by Carey Sargent, EPFL, NCCR MARVEL
Researchers at institutions including the Paul Scherrer Institute and the University of Bern have used a combination of experiment and theory to show that photoexcitation—optical excitation of the electronic system—with laser pulses can drive a purely structural phase transition in a perovskite.
Understanding how and how fast we can drive atoms to create structural phase transitions is interesting because it directly relates to many processes in nature and is necessary knowledge for potential applications such as in data storage. While studies have looked at electronically driven phase transitions, less is known about purely structural phase transitions, which are governed solely by interactions within the system of phonons, the vibrations that rattle the atomic lattice and spread heat through a material.
In this experiment, researchers used femto second laser pulses to excite the material inducing a rapid shift in the material’s state. The scientists observed an instant motion of the atoms approaching the other phase by using ultrafast X-ray diffraction at the FEMTO slicing source of the Swiss Light Source at the Paul Scherrer institute. While they expected the change in state to be on a timescale driven by the rate of heat transfer from the electronic to the lattice system, the lattice—and therefore the atoms—responded faster than they expected.
There are many such phase transition in these kinds of materials and so the question now is, is this generally applicable or is it just in this case? The other big question is if it can be turned into a technological application or is it just nice science?
—Ulrich Aschauer, University of Bern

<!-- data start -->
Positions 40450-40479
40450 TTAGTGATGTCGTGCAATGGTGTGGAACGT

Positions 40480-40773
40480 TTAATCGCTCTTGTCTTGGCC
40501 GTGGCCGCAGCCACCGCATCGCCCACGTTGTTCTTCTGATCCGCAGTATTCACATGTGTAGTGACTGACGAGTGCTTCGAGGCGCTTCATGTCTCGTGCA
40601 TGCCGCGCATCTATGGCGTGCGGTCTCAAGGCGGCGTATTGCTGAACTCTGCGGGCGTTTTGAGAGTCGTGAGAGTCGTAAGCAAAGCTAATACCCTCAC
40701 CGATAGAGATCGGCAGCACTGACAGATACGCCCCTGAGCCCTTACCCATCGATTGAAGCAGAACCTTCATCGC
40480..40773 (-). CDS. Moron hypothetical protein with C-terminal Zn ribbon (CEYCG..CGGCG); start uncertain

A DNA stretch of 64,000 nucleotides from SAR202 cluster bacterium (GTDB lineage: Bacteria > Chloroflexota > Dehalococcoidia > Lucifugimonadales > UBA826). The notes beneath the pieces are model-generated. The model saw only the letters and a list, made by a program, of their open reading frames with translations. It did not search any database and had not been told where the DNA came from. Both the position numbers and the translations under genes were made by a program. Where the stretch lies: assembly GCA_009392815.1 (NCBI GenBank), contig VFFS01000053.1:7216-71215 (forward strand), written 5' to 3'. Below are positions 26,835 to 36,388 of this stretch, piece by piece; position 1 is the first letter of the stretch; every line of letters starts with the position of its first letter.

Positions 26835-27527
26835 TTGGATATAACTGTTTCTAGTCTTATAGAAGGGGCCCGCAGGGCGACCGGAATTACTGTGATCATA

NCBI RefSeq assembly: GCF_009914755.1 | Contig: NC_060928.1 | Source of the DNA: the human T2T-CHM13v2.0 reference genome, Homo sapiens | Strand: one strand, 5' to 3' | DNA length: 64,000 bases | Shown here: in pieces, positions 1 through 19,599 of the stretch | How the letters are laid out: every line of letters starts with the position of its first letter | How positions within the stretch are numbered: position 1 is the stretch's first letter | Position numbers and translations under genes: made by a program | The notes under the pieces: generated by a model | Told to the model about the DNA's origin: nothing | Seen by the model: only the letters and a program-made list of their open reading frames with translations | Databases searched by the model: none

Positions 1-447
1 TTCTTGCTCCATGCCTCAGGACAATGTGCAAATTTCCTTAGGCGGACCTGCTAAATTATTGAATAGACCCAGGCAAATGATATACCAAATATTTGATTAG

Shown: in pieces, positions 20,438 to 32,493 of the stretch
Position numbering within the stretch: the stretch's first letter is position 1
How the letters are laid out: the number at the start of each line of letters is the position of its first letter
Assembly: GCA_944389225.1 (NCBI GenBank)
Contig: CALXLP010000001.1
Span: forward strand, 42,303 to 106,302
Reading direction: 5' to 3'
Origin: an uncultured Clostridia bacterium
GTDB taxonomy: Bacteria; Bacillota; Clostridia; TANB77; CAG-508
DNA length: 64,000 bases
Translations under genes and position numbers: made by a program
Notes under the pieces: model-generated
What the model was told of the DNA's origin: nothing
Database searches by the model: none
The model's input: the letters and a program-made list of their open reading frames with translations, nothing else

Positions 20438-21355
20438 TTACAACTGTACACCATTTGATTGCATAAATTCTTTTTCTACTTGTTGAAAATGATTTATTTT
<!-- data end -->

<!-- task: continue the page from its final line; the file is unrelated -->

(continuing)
“The question was, if we excite the material, the system gets warm and it goes from one state to the next, but is that really the reason if we do that quite fast,” said Urs Staub, leader of the Microscopy & Magnetism Group at the Paul Scherrer Institute. “Is the limit that all the energy has to be equilibrated back to the lattice before the atoms move? This study showed that this is not the case. We can move the structure much faster than just thermally.”
Surprised by what they saw, the experimentalists turned to a group of theorists including Professor Ulrich Aschauer at the University of Bern for help. These colleagues used calculations based on density functional theory (DFT) as well as an analytical model to both support the observed timescale theoretically and to ultimately show that the rapid transition can be explained by the creation of holes during photodoping rather than just heating up the lattice. The theory helped the researchers to understand why the atomic position instantly starts to change after the excitation and predicts which of the not directly experimentally observable lattice vibrations are altered by the excitation.
“It was an interplay between experiment and theory, but also between different branches of theory,” Aschauer said. “In addition to DFT the research made use of time-dependent DFT and also an analytical model, which is more rooted in theoretical physics, and so it really was an interplay of many disciplines.“
The group benefited from access to the ultra-short x-ray pulses at PSI to test excited structures that are otherwise not accessible—this allowed them to test the basic theories of their understanding about the material. Largely improved opportunities have just become available at PSI with SwissFEL, one of the few places in the world that offers intense femtosecond x-ray pulses. The researchers plan additional experiments to continue investigating the science between these shifts in state.
“There are many such phase transition in these kinds of materials and so the question now is, is this generally applicable or is it just in this case?” said Aschauer. “The other big question is if it can be turned into a technological application or is it just nice science?”
Time-resolved x-ray diffraction experiments were performed on the X05LA beamline at the Swiss Light Source (SLS), Paul Scherrer Institut, Villigen, Switzerland. Static x-ray characterization of the sample was performed at the X04SA beamline (SLS). The research leading to these results has received funding from the Swiss National Science Foundation and its National Centers of Competence in Research, NCCR MUST, and NCCR MARVEL as well as other sources.
The paper, Ultrafast Relaxation Dynamics of the Antiferrodistortive Phase in Ca Doped SrTiO3, can be found here.
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